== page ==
TLRs are expressed in immune cells but also in epithelial cells and fibroblasts, and different TLR subtypes are expressed in divers cellular compartments[32]. Recognition of PAMPs by TLRs usually results in activation of an inflammatory pathway signaling cascade that initiates upregulation of genes encoding for inflammatory cytokines, chemokines and acute phase proteins[17,33]. While in principal, this response mechanism is indispensable for protection against pathogens, exaggerated or sustained activation may cause functional and morphological alterations (e.g., by apoptotic and pro-fibrotic pathways) and induce a compensatory reduction of immune system activity upon chronic activation (e.g., via IL-10 or soluble cytokine receptors), thus, promoting susceptibility to infections[33,34]. For example, chronic exposure to LPS can induce endotoxin tolerance by TLR4 dependent pathways, which is characterized by dampened antigen presentation, reduction of proinflammatory mediators and overexpression of anti-inflammatory signaling molecules[35].

Gut-liver crosstalk influences immune system homeostasis

The portal venous system transports nutrients and gut-derived signaling molecules as well as pathogens or PAMPs/DAMPs to the liver[36]. ACLD is associated with systemic proinflammatory changes that are clinically represented by elevated levels of C-reactive protein, inflammatory cytokines and immune cell activation markers[37,38]. Different hepatic cells interact by either producing or reacting to inflammatory cytokines. The equilibrium of pro-inflammatory vs anti-inflammatory cytokines may shift the course of disease towards progression or regeneration in patients with liver disease[39].

Systemic inflammation in patients with ACLD as compared to healthy subjects is considered to be caused by translocation of pathogens (or derived PAMPs and DAMPs) into the portal and systemic circulation via an impaired intestinal barrier, especially in the presence of intestinal dysbiosis[15]. The physiological slow blood flow in liver sinusoids enables a close and thorough interaction of gut-derived molecules with hepatic non-parenchymal and parenchymal cells, and importantly, with immune cells[40]. Fenestrations within the sinusoidal endothelium between liver sinusoidal endothelial cells (LSECs) facilitate extravasation of molecules and migration of immune cells[40]. Induction of the inflammasome (i.e., mediators of inflammatory response by upregulation of cytokines and caspases upon innate immune system recognition of PAMPs and DAMPs) through these mechanisms are associated with profibrotic and proinflammatory signaling cascades that putatively contribute to further aggravation of acute and chronic liver disease[41-43].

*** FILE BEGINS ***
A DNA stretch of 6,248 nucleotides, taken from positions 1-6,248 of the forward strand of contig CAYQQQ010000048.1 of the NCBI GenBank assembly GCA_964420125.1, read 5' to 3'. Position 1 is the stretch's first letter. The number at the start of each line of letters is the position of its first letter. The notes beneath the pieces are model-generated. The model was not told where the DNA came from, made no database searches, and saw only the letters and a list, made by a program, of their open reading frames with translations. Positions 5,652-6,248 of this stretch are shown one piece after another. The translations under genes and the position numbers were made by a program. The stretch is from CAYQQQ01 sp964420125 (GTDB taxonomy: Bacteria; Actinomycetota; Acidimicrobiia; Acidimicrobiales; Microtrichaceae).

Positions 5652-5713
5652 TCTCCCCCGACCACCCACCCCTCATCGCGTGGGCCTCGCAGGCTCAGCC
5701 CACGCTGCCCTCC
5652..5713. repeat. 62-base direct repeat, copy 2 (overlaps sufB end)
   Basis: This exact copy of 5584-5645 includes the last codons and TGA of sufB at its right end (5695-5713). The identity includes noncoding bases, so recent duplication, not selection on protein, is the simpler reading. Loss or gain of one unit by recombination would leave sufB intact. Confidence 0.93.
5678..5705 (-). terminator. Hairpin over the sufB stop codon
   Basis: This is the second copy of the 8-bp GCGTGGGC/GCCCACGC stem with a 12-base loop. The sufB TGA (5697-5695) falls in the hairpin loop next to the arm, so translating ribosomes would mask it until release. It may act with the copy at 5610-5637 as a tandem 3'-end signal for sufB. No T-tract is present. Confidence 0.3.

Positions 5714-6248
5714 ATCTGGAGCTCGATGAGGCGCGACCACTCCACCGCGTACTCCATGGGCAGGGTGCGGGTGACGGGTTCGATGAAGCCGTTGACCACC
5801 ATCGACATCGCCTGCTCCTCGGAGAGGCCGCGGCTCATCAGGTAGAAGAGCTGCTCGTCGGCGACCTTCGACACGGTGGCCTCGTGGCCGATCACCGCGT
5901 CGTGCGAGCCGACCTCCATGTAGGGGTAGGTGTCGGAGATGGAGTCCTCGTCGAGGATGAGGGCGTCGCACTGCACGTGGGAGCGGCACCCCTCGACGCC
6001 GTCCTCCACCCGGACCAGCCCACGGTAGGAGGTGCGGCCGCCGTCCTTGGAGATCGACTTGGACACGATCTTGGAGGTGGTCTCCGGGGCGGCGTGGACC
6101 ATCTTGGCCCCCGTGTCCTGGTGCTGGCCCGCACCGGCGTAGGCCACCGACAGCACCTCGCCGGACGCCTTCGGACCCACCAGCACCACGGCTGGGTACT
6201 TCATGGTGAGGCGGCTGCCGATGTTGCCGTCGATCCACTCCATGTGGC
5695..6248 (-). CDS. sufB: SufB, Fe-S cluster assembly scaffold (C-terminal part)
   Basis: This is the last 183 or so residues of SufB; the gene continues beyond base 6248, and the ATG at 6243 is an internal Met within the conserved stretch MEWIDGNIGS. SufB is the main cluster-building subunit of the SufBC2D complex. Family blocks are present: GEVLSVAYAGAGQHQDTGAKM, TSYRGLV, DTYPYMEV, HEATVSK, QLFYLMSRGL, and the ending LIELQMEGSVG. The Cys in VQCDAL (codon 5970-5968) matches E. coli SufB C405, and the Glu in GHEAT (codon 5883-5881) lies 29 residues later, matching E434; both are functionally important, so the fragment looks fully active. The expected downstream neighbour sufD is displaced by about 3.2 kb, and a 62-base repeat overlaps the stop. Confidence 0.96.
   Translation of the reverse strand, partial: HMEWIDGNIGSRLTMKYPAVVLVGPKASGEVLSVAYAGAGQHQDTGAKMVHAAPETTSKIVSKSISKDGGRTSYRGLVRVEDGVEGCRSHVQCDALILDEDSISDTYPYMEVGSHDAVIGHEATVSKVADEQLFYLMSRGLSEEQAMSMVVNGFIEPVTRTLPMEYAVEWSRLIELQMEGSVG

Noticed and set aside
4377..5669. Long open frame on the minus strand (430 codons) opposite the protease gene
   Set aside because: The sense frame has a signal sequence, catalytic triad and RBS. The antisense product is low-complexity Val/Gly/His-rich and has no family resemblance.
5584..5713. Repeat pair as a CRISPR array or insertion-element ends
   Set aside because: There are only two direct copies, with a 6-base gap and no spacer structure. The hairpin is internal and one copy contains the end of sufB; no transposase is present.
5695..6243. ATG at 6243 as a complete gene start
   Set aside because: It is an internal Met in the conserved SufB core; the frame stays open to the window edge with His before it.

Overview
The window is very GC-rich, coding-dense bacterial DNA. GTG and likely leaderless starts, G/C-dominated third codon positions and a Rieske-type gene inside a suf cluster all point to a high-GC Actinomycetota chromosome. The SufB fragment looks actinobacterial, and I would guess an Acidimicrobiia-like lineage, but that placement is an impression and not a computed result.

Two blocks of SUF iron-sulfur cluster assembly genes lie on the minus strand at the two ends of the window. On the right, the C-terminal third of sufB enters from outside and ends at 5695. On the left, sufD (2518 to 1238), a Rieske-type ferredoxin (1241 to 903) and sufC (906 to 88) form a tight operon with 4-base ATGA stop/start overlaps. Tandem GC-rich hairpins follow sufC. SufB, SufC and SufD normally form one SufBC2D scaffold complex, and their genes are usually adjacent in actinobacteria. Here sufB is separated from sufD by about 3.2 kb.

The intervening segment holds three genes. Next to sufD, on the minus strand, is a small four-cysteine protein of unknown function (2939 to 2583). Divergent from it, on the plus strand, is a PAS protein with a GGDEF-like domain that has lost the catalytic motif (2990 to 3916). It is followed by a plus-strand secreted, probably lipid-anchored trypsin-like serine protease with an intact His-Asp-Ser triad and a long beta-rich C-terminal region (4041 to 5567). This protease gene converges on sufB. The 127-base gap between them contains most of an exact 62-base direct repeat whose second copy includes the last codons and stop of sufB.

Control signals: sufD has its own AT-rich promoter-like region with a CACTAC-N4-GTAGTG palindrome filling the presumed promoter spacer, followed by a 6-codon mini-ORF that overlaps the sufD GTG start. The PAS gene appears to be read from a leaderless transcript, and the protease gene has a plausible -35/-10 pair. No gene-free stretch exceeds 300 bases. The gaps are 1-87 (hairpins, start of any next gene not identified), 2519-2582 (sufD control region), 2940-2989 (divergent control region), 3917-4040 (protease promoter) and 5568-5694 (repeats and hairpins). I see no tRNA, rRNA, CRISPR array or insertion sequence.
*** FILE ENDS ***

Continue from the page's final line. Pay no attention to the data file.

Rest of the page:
Hepatic immune cells “communicate” the presence of BT and liver injury to other cell types by activation of inflammatory and profibrotic pathways[44]. For instance, Kupffer cells, the liver-specific resident macrophages produce cytokines and chemotactic molecules in response to liver injury. As a result, additional monocyte-derived macrophages, but also natural killer and natural killer T cells are recruited to the liver[45]. Recognition of LPS by TLR4 on these macrophages and Kupffer cells results in activation of the NFκ-B-regulated inflammasome and increased Tumor necrosis factor (TNF) -α synthesis[46]. In the continuous presence of injury, DAMPs and/or PAMPs, these cells create a proinflammatory environment that finally facilitates hepatocyte injury and fibrosis via hepatic stellate cell activation, and even promotes tumor development[44,45].

For example, alcohol intake is associated with translocating PAMPs and microbiome changes that induce inflammatory signaling pathways in the liver and intestines[46-50]. Alcohol exposure also impacts on the expression profile of cytokines produced by intestinal immune cells (such as TNF-α and IL-1β) that impact both on liver disease and intestinal permeability[51,52].

Similarly, in non-alcoholic fatty liver disease (NAFLD), PAMPs reach the liver via the portal venous circulation and induce tumor-necrosis-factor-dependent inflammatory pathways in the liver[15,53]. Intestinal dysbiosis was found to be more aggravated in NAFLD patients with advanced liver fibrosis, and metagenomic analysis achieved high accuracy in detecting advanced fibrosis in patients with NAFLD[54]. In another study, changes in microbiota composition were linked to the development of hepatic encephalopathy[55].

The significance of gut-liver crosstalk is further emphasized by studies that demonstrate a connection between HCC development and tumor progression to chronic hepatic inflammation caused by BT[56]. For example, TLR activation by LPS promotes not only fibrosis but also hepatocarcinogenesis[57,58], while blockade of the TLR4 signaling cascade reduces HCC formation[59,60]. Orci et al[61] recently investigated the role of TLR4-mediated pathways in HCC recurrence in mice that underwent temporary clamping of portal vessels to induce ischemic liver injury. The resulting obstruction of splanchnic blood flow resulted in increased BT and promotion of HCC recurrence through TLR4 signaling pathways. Importantly, ischemic preconditioning, intestinal decontamination and interference with TLR4 signaling impeded tumor recurrence. In summary, these observations point towards the connection between pathological changes in the intestines and ACLD.

FUNCTIONALITY OF THE INTESTINAL BARRIER AND THE ROLE OF BILE ACID SIGNALING
Intestinal barrier: Physiological and pathophysiological aspects